Sooooo... a game that is set to run at 800x600 could take up the fullscreen still instead of just the ACTUAL 800 by 600 pixels?
No, that has been possible for a long, long time already.
This is mostly about windowed applications on high density screens, where the window would be unreadably small (not only text, but buttons, lines, all kinds of graphic) without scaling. While configuring a default scaling factor for all stuff on a screen, it also allows the application to render in high density and bypass the default scaling, to produce finer graphics.
So in essence, applications that do not care about high density will be scaled up by user preference, and they will become readable and usable, while applications that do handle high density have the chance to produce finer graphics.
This is not about DPI, font sizes, or keeping windows sizes equal in meters on different DPI monitors. This is simply about an integer scaling factor, that will make the difference between usable and unusable for a user.
Which is still good, I'd love to see high-DPI displays become common on desktops. It's already there on mobile, tablets, Macs and ChromeOS (Pixel). Windows is holding us back for desktops and general laptops though. Hopefully with everything on Linux supporting high DPI and the general push towards Linux and Mac with the failure of Windows 8 we can finally start to see high DPI non-Apple PC displays become standard.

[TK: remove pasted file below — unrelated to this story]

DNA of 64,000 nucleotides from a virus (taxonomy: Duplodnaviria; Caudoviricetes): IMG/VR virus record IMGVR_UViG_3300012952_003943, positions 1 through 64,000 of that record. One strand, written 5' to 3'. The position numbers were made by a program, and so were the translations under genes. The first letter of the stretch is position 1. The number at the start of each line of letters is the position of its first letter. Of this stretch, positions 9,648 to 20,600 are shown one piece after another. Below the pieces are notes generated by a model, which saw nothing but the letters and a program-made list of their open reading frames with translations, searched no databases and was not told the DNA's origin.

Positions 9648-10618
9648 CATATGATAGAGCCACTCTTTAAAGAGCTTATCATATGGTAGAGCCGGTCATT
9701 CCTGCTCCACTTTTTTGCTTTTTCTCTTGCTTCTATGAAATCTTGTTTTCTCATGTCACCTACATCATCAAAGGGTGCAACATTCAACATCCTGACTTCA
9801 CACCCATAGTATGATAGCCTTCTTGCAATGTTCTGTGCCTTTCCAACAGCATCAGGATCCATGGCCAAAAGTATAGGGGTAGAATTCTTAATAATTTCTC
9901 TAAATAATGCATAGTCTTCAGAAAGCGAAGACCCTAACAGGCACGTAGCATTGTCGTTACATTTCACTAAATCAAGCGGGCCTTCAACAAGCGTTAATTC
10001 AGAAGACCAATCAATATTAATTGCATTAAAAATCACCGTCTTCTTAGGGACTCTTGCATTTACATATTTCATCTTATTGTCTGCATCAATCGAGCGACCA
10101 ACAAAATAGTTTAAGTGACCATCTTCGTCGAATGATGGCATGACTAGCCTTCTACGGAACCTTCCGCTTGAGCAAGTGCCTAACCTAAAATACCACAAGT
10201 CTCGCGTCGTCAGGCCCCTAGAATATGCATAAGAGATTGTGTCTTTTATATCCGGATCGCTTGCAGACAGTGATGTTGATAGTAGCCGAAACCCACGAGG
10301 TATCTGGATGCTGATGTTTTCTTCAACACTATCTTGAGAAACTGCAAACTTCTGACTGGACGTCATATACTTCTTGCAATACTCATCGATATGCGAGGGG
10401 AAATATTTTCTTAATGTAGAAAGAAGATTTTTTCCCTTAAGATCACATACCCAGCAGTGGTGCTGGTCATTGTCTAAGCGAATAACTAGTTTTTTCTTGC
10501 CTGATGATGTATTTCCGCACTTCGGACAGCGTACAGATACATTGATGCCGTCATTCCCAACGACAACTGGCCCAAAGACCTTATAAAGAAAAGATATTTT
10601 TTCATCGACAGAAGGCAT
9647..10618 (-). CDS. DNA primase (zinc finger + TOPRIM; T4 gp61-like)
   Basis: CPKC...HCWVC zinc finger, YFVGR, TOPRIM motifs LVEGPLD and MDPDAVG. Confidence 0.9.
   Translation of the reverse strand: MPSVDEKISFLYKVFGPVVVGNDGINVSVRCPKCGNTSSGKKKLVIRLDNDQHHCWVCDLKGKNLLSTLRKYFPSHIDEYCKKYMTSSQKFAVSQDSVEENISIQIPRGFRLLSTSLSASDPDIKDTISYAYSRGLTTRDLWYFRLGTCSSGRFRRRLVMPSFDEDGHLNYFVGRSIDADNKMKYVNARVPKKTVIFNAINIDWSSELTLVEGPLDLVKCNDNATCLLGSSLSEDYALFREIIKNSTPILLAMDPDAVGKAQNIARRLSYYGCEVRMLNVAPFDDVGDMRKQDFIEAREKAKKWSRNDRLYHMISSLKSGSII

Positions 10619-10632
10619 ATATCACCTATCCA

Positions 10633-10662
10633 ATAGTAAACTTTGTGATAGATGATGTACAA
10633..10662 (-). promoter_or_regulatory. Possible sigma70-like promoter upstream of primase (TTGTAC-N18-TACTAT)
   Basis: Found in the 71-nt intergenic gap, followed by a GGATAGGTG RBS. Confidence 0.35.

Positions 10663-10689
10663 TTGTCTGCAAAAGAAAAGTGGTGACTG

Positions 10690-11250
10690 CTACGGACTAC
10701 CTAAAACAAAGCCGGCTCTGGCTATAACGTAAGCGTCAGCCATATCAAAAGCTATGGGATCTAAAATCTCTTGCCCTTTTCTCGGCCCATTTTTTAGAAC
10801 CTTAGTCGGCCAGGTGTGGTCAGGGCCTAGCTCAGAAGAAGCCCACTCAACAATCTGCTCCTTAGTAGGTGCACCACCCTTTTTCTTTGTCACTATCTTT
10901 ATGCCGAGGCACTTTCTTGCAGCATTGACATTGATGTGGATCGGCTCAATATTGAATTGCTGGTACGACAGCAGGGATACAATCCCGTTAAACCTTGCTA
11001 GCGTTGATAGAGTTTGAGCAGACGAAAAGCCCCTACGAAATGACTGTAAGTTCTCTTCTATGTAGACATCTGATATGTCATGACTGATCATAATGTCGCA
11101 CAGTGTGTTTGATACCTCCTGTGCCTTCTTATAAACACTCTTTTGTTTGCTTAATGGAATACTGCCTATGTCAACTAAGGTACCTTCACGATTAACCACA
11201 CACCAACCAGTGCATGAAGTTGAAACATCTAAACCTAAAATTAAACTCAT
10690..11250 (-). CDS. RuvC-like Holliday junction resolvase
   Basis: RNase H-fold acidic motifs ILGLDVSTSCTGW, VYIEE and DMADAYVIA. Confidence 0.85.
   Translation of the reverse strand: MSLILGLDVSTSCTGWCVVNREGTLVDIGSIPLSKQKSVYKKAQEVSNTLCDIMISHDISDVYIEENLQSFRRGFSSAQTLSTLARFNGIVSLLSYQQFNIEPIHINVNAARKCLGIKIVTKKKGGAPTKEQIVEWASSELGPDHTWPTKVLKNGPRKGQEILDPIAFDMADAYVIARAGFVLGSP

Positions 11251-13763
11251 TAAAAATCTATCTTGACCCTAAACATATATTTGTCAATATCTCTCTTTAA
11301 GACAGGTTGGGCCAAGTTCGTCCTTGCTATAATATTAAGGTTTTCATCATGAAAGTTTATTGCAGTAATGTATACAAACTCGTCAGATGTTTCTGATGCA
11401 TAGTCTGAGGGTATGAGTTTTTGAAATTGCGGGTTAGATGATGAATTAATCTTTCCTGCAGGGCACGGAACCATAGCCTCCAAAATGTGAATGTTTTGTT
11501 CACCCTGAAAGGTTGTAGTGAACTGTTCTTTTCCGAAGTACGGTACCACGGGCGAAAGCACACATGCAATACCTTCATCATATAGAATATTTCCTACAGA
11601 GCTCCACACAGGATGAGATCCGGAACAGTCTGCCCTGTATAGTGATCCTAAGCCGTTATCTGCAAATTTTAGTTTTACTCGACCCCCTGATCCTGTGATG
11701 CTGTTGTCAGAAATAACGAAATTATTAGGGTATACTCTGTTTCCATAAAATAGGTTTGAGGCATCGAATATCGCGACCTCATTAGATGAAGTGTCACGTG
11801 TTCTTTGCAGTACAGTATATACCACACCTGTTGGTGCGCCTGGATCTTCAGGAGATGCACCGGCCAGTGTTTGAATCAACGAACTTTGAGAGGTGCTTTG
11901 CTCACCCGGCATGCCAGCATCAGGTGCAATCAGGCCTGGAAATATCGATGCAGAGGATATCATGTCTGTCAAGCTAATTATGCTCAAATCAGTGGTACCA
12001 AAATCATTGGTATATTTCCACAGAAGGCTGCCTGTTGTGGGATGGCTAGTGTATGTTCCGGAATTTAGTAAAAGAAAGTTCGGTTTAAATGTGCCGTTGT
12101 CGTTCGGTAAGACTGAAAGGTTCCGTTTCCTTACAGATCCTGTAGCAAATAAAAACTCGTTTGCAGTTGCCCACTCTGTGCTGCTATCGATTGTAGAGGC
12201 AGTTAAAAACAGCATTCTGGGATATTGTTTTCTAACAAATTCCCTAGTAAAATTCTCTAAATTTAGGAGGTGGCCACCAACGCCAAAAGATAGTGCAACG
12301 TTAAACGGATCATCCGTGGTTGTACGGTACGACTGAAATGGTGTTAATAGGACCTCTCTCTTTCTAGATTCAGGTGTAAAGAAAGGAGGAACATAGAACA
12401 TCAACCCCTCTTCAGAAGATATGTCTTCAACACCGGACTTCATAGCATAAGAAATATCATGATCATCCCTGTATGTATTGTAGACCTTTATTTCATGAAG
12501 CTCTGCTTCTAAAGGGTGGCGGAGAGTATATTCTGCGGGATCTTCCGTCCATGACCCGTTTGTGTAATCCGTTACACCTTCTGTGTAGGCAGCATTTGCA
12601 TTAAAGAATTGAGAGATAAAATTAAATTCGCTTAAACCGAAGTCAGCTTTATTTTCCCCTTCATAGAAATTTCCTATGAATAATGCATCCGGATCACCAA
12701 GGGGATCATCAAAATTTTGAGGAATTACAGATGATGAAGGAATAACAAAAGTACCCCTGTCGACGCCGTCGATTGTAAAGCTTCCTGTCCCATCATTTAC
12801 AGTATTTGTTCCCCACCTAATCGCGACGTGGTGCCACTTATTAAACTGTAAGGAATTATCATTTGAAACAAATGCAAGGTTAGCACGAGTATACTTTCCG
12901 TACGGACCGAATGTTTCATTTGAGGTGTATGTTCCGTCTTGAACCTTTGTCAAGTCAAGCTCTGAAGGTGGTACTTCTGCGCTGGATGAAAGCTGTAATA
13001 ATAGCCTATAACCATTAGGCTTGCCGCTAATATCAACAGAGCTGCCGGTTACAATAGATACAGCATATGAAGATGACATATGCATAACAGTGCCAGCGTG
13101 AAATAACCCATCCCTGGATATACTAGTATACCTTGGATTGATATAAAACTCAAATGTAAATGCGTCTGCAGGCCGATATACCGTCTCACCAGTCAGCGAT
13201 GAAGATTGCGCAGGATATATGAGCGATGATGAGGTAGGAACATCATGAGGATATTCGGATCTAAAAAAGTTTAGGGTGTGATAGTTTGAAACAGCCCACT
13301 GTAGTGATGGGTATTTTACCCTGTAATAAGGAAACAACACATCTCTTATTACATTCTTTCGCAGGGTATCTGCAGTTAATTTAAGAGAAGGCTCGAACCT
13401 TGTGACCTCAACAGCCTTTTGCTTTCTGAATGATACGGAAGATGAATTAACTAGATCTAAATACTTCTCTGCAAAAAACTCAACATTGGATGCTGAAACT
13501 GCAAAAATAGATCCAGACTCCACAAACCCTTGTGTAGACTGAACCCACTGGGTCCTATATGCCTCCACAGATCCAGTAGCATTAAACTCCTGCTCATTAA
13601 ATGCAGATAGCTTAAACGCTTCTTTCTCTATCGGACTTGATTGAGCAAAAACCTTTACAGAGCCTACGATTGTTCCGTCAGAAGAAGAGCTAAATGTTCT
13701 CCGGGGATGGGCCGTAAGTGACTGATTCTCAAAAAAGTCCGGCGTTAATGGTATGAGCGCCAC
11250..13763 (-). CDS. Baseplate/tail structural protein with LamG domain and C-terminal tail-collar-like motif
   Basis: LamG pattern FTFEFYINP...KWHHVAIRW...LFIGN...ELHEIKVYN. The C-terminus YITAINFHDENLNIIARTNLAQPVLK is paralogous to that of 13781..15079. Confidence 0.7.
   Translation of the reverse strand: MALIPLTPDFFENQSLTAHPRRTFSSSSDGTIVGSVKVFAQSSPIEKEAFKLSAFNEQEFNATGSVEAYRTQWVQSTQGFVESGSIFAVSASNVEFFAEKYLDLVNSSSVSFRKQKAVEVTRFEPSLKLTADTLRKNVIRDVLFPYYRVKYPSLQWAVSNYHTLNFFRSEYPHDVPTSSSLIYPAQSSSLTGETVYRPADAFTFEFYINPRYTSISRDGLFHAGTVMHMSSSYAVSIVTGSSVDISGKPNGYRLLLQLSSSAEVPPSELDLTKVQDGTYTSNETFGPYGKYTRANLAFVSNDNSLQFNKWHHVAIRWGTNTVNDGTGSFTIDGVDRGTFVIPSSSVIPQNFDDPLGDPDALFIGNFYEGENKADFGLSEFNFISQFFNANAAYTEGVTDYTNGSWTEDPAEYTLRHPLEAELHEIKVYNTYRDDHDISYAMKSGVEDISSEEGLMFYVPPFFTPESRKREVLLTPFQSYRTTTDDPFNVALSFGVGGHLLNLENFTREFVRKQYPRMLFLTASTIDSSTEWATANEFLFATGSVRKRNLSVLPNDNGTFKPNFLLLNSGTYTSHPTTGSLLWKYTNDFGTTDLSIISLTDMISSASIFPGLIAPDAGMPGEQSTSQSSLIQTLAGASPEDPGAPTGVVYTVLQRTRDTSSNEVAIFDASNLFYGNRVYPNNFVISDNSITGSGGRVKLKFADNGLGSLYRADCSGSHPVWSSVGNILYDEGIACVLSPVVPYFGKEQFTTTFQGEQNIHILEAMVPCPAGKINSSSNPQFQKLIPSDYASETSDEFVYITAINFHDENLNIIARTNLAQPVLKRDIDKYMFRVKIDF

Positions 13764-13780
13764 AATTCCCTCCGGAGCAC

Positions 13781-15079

Been around since 2006. I've had monitors with it personally for 3 years now. No, the reason Windows is holding us back is because no display manufacturer is willing to make a panel for the PC market that Windows does not support, and Windows on a high-DPI panel is a horrible experience. Especially WinXP, which still has considerable market share and until recently was still #1.
Or do you really think Apple has some secret ability to make high DPI panels for Macbook Retinas that the entire monitor industry doesn't? Apple doesn't even manufacture their own panels. Clearly, it's the OS that's holding us back.
Or do you really think Apple has some secret ability...
No no, of course not. As you say, Apple don't make the panels (although they do buy up most of the capacity of many of their components, so the rest of the industry is locked out practically).
But we're talking about different things. Laptop-sized panels obviously exist, but to my knowledge desktop-sized panels with these sorts of resolutions do not (except for the prototypes that get shown at CES every year but never seem to amount to anything). Even if they do exist, there certainly aren't any complete displays actually available to buy. You might be right that all this is due to a lack of support from Microsoft, but that is conjecture and it isn't obvious that this is the reason. I personally think it is much more likely that the extremely high cost of these displays would make them a non-starter. Ignoring Windows entirely, I cannot imagine there wouldn't be demand from Mac owners if these were available for anything resembling reasonable money.
I stand corrected about DisplayPort; I didn't know that v1.2 (which has not been around since 2006) had so much bandwidth. Very cool.
Regardless of the specific spec, they could always use multiple cables like some 3D displays do with using two DVI-D DLs to make 4 links. I really do believe that if the market was there for high resolution displays it could have been done before now. I find it hard to believe we have really been stuck at around 100PPI for so many years without progress.
And I'd be willing to bet money as proof that the first retina class desktop display also comes from Apple, not due to technical ability but due to their entire market having an OS and app platform that can handle it properly.